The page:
246-29 Impact of Insulators On Single Copy Transgene Expression Variability in Sugarcane.

Poster Number 816

See more from this Division: C07 Genomics, Molecular Genetics & Biotechnology
See more from this Session: General Genomics, Molecular Genetics & Biotechnology: II

Tuesday, November 5, 2013
Tampa Convention Center, East Exhibit Hall

Yang Zhao1, Jae Yoon Kim1, Chunyang Fan2, Wenjin Yu2, Shujie Dong2 and Fredy Altpeter1, (1)Agronomy Department, Plant Molecular and Cellular Biology Program, Genetics Institute, University of Florida - IFAS, University of Florida, Gainesville, FL
(2)Syngenta Biotechnology Inc., Morrisville, NC
Sugarcane, a tropical C4 grass in the genus Saccharum(Poaceae), accounts for nearly 70% of sugar produced worldwide. Sugarcane is also an important feedstock for biofuel production. Brazil is currently the largest global producer of sugarcane-derived ethanol for fuel. In the U.S., Florida is the largest producer of cane sugar followed by Louisiana, Texas, and Hawaii. Sugarcane is a highly polyploidy and frequently aneuploidy interspecific hybrid. Its traditional breeding is difficult due to its complex genome, poor fertility, and the long breeding/selection cycle. Genetic transformation technology for the generation of transgenic sugarcane will complement traditional breeding in the development of advanced cultivars. Transgenic sugarcane plants with improved agronomic and value-added traits have already been reported. Commercialization of transgenic sugarcane is expected in the near future, which will benefit the U.S. and global sugar industries, in addition to the new cellulosic biofuel industries.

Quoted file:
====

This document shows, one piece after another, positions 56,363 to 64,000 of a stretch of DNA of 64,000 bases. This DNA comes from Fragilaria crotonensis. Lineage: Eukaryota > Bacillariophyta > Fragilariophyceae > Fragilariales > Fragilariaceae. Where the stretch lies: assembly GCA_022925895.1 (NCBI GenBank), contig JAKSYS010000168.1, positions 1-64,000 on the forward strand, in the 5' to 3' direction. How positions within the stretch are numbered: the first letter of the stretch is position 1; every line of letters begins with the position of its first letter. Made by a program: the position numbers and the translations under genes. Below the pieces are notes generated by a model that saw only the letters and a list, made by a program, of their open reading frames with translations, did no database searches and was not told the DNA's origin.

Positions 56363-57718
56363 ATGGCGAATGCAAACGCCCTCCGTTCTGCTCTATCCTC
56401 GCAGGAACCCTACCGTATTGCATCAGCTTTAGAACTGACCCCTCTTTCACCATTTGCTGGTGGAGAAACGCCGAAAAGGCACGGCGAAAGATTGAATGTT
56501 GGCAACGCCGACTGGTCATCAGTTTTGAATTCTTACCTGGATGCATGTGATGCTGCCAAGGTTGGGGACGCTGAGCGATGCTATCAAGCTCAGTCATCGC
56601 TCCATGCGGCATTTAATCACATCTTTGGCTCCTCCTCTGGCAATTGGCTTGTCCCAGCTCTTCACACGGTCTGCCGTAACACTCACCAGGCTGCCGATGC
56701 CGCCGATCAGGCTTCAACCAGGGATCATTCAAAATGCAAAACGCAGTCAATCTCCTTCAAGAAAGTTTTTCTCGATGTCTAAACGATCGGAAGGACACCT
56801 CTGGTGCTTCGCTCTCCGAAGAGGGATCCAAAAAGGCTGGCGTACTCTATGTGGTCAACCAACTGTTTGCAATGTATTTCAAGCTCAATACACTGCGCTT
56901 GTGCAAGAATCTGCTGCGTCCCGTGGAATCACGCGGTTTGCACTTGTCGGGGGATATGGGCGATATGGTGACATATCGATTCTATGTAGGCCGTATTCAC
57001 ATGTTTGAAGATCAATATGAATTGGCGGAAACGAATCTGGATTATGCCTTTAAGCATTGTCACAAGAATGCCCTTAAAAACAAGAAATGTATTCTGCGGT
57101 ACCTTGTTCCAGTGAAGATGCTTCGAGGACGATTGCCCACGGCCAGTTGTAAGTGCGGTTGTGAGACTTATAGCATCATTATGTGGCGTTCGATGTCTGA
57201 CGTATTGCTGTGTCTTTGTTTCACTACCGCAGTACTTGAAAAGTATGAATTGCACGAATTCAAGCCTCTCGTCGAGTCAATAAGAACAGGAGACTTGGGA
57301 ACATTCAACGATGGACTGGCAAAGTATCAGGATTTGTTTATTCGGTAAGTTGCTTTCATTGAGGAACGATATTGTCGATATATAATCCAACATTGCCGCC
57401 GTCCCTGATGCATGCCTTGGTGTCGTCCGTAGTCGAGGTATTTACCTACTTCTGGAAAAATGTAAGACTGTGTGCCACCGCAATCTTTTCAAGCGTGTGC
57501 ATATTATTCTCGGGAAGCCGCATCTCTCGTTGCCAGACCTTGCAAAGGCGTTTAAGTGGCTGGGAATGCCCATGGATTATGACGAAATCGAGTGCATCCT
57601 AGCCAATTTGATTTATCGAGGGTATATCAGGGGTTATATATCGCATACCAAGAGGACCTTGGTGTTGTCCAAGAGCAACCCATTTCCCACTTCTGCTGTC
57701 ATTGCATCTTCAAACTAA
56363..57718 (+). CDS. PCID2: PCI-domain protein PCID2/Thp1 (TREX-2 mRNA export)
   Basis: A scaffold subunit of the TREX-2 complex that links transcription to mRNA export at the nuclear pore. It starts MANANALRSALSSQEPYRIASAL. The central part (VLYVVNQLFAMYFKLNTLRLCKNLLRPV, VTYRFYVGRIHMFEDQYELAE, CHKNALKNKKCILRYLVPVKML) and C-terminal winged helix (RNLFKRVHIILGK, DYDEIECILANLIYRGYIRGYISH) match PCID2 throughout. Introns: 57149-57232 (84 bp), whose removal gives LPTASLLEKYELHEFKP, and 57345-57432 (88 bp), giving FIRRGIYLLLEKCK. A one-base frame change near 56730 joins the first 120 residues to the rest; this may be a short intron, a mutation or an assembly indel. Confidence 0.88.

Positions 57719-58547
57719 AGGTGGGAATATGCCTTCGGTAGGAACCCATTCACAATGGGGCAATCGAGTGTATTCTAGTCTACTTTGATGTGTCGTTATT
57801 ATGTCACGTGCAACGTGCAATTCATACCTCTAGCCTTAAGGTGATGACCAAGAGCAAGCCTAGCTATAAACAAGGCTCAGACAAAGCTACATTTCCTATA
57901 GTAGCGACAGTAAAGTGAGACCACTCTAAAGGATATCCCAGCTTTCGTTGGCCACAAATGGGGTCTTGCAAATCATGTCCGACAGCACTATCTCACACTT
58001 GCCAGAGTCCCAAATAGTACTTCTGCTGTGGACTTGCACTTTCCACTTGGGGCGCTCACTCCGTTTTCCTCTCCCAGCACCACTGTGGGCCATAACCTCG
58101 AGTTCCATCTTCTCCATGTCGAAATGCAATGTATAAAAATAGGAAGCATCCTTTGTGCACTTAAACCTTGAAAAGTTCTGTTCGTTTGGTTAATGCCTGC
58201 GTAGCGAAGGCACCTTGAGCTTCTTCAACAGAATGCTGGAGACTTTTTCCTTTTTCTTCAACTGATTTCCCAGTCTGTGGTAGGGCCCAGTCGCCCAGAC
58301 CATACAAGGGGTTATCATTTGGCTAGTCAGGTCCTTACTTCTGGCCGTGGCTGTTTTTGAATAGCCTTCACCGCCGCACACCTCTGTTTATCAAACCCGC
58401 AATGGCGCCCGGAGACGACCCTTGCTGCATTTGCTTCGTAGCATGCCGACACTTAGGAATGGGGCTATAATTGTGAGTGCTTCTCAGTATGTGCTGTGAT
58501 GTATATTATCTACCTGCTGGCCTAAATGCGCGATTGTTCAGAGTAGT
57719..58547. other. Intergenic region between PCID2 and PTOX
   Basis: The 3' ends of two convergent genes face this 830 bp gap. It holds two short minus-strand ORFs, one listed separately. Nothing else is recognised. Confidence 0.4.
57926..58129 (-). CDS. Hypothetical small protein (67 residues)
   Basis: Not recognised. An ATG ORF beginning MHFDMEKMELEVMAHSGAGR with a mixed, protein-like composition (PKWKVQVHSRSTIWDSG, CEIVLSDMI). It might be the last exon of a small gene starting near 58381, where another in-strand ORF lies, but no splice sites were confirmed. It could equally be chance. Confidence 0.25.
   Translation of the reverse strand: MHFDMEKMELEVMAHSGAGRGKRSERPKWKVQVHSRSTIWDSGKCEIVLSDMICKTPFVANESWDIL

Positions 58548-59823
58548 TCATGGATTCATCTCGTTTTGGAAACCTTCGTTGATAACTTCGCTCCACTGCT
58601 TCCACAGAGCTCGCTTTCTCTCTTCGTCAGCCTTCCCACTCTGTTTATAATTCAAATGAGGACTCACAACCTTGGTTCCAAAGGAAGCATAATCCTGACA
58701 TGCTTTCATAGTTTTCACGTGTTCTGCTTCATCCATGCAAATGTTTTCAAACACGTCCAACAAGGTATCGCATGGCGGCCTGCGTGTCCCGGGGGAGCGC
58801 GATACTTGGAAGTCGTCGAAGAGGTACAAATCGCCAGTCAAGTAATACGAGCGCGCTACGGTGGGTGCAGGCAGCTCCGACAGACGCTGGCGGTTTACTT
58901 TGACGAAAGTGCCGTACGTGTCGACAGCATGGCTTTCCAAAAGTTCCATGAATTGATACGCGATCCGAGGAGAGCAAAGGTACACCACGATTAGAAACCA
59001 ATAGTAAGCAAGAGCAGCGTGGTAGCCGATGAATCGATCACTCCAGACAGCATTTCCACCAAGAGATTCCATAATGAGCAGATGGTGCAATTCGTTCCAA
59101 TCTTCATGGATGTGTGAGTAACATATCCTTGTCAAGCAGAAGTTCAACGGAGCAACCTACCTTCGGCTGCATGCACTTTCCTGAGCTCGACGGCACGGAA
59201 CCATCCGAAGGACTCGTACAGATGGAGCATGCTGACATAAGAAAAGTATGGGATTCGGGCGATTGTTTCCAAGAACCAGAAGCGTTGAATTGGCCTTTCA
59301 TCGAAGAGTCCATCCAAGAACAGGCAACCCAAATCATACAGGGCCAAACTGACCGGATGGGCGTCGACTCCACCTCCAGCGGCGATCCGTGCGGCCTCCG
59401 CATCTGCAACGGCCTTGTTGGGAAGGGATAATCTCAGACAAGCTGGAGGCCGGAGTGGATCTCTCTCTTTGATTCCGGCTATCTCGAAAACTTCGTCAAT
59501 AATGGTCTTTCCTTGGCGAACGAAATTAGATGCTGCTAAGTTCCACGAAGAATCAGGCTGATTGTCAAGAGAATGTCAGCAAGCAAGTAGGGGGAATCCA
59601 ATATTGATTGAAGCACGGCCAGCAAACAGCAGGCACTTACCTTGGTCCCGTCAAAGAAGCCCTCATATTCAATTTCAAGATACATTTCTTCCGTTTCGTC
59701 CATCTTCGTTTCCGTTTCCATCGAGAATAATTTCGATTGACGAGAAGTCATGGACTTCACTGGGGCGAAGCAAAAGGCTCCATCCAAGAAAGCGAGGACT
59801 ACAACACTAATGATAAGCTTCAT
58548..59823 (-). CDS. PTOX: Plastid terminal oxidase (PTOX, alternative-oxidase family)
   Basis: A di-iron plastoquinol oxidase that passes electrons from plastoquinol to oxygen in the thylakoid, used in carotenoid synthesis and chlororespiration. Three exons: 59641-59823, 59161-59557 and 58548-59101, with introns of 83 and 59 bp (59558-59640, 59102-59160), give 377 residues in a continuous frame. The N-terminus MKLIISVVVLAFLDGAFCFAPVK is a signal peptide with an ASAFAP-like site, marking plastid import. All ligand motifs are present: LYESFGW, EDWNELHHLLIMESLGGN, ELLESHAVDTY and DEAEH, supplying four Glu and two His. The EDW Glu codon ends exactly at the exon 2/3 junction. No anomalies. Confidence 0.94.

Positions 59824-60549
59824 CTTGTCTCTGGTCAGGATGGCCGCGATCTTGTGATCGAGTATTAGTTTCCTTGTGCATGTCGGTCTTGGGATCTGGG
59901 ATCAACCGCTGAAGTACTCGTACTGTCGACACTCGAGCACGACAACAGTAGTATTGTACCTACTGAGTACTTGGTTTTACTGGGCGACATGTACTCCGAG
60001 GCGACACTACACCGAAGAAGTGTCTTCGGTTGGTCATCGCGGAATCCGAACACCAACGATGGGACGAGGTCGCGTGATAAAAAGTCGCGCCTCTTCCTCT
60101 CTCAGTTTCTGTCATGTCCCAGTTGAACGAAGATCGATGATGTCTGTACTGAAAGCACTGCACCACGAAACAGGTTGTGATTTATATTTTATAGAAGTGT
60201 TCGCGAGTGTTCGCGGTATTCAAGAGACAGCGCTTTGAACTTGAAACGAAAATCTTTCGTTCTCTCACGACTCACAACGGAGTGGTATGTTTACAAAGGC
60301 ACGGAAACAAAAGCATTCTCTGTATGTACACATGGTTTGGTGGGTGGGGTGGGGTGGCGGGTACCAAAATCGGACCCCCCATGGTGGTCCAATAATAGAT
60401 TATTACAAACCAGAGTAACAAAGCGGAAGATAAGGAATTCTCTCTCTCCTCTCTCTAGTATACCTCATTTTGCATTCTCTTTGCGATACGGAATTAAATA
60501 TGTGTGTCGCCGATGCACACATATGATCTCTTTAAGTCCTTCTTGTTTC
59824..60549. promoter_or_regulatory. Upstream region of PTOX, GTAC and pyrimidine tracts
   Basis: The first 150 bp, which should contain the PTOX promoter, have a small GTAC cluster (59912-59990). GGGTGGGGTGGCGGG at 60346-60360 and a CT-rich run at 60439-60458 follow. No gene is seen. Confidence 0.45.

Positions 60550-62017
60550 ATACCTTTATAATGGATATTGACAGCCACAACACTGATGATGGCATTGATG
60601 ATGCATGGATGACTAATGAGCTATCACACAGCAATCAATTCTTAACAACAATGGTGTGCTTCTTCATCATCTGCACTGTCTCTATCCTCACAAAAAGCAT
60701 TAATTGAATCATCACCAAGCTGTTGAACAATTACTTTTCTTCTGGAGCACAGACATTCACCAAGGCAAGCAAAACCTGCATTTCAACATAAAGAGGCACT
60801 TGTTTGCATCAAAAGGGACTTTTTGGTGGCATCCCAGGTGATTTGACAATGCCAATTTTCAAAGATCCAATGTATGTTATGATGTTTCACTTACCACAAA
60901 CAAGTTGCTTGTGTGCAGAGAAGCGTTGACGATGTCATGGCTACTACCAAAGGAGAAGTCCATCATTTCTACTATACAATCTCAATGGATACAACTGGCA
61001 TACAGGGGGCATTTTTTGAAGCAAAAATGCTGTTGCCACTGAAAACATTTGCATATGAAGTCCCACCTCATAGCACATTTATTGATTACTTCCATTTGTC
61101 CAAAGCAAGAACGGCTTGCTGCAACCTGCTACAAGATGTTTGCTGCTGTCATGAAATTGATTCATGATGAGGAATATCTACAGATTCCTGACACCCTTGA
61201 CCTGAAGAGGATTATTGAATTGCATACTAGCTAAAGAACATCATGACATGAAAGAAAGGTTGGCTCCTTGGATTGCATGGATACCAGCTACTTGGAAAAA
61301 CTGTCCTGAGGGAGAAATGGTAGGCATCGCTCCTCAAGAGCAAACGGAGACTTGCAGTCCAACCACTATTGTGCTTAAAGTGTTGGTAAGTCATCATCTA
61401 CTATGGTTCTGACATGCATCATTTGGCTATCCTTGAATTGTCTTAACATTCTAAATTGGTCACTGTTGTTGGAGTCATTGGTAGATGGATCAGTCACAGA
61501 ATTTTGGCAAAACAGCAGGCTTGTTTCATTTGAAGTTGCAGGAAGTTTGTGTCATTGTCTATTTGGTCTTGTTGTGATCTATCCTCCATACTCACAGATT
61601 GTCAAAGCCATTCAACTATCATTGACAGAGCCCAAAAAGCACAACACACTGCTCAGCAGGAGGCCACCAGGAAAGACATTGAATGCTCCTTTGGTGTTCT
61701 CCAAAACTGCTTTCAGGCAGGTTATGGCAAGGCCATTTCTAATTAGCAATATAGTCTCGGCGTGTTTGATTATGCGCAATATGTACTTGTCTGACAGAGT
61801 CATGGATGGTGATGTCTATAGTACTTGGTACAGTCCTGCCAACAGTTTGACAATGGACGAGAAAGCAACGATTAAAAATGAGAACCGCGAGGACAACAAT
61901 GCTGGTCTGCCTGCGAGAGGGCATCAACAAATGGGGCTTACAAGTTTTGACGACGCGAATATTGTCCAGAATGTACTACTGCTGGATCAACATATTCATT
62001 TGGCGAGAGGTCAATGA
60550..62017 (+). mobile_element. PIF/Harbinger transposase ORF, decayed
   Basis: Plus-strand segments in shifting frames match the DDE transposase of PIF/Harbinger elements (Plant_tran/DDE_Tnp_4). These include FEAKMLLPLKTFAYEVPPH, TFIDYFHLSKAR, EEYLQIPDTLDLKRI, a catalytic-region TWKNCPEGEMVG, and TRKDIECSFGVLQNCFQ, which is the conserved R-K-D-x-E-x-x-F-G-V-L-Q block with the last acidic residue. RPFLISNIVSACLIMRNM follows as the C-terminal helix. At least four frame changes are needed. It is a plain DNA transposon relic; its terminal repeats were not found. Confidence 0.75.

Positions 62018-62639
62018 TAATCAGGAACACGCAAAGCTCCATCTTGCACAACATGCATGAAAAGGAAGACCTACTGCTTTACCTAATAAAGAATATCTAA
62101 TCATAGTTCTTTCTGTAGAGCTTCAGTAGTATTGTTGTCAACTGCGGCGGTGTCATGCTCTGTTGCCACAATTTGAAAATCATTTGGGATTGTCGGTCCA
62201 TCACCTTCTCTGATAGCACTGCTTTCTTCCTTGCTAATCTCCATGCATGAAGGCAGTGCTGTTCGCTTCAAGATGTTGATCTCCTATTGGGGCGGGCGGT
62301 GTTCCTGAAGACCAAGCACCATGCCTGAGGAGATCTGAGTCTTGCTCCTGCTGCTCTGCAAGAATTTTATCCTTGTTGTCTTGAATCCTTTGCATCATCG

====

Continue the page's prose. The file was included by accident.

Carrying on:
Delivering the desired gene expression level is critical to basic plant biological research and crop improvement. Prediction of transgene performance is difficult due to random insertion into the genome and associated position effects, as well as variegated, ectopic, and silenced gene expression. In addition, enhancer–promoter interference may disturb the specificity and strength of promoters in applications where gene stacking is necessary for crop improvement.

Insulators have been identified which a) establish genomic barriers and thereby protect genes from the neighboring heterochromatin regions; b) block the activity of far-away located enhancers.  These two properties make effective insulators desirable in transgenic vector construction to ensure the stable and high expression of transgenes or precise comparison of different promoters by shielding them from neighboring enhancers with the help of insulators.

Our objective is to explore the influence of insulators on transgene expression in sugarcane.

    The series of experiments include: 1) Construct vectors which a) contain insulators to shield the transgene (nptII) expression cassette from the neighboring chromatin region and b) control vector which carries the nptII expression cassette without insulators. 2) Generate and identify single-copy transgenic lines from vectors with and without insulators following biolistic gene transfer. 3) Evaluate insulators’ performance through comparison of nptII expression levels of single copy lines of insulator or insulator lacking constructs.

So far independent transgenic lines with or without insulators flanking the nptII expression cassette were generated and NPTII expression of these lines was confirmed by NPTII-ELISA. Data on transgene copy number and relative expression levels following quantitative NPTII-ELISA will be presented.

See more from this Division: C07 Genomics, Molecular Genetics & Biotechnology
See more from this Session: General Genomics, Molecular Genetics & Biotechnology: II